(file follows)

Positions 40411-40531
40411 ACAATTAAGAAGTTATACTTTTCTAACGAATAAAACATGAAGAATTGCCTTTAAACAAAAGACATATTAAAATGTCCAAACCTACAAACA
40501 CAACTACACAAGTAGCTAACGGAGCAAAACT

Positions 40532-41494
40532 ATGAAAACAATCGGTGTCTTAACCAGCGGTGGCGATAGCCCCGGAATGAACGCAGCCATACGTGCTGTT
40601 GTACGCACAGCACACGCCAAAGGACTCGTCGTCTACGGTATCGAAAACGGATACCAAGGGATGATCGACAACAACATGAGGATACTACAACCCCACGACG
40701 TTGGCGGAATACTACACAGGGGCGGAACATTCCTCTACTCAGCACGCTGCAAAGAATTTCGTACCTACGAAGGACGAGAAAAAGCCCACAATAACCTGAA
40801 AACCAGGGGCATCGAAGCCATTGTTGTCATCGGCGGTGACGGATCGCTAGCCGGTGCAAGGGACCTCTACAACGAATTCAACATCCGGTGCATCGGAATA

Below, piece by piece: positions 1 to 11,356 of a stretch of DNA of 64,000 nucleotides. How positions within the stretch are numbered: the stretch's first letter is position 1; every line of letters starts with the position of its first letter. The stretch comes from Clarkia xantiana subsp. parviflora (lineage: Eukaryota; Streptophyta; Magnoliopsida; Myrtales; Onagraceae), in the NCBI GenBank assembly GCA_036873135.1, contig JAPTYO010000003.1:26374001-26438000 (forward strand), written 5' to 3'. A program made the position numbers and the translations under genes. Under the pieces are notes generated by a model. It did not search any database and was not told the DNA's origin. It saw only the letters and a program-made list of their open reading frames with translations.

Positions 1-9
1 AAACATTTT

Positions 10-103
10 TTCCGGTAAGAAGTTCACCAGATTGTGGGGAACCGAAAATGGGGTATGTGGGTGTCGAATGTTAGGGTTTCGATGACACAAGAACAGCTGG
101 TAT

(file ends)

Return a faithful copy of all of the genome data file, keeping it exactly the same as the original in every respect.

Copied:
Positions 40411-40531
40411 ACAATTAAGAAGTTATACTTTTCTAACGAATAAAACATGAAGAATTGCCTTTAAACAAAAGACATATTAAAATGTCCAAACCTACAAACA
40501 CAACTACACAAGTAGCTAACGGAGCAAAACT

Positions 40532-41494
40532 ATGAAAACAATCGGTGTCTTAACCAGCGGTGGCGATAGCCCCGGAATGAACGCAGCCATACGTGCTGTT
40601 GTACGCACAGCACACGCCAAAGGACTCGTCGTCTACGGTATCGAAAACGGATACCAAGGGATGATCGACAACAACATGAGGATACTACAACCCCACGACG
40701 TTGGCGGAATACTACACAGGGGCGGAACATTCCTCTACTCAGCACGCTGCAAAGAATTTCGTACCTACGAAGGACGAGAAAAAGCCCACAATAACCTGAA
40801 AACCAGGGGCATCGAAGCCATTGTTGTCATCGGCGGTGACGGATCGCTAGCCGGTGCAAGGGACCTCTACAACGAATTCAACATCCGGTGCATCGGAATA

Below, piece by piece: positions 1 to 11,356 of a stretch of DNA of 64,000 nucleotides. How positions within the stretch are numbered: the stretch's first letter is position 1; every line of letters starts with the position of its first letter. The stretch comes from Clarkia xantiana subsp. parviflora (lineage: Eukaryota; Streptophyta; Magnoliopsida; Myrtales; Onagraceae), in the NCBI GenBank assembly GCA_036873135.1, contig JAPTYO010000003.1:26374001-26438000 (forward strand), written 5' to 3'. A program made the position numbers and the translations under genes. Under the pieces are notes generated by a model. It did not search any database and was not told the DNA's origin. It saw only the letters and a program-made list of their open reading frames with translations.

Positions 1-9
1 AAACATTTT

Positions 10-103
10 TTCCGGTAAGAAGTTCACCAGATTGTGGGGAACCGAAAATGGGGTATGTGGGTGTCGAATGTTAGGGTTTCGATGACACAAGAACAGCTGG
101 TAT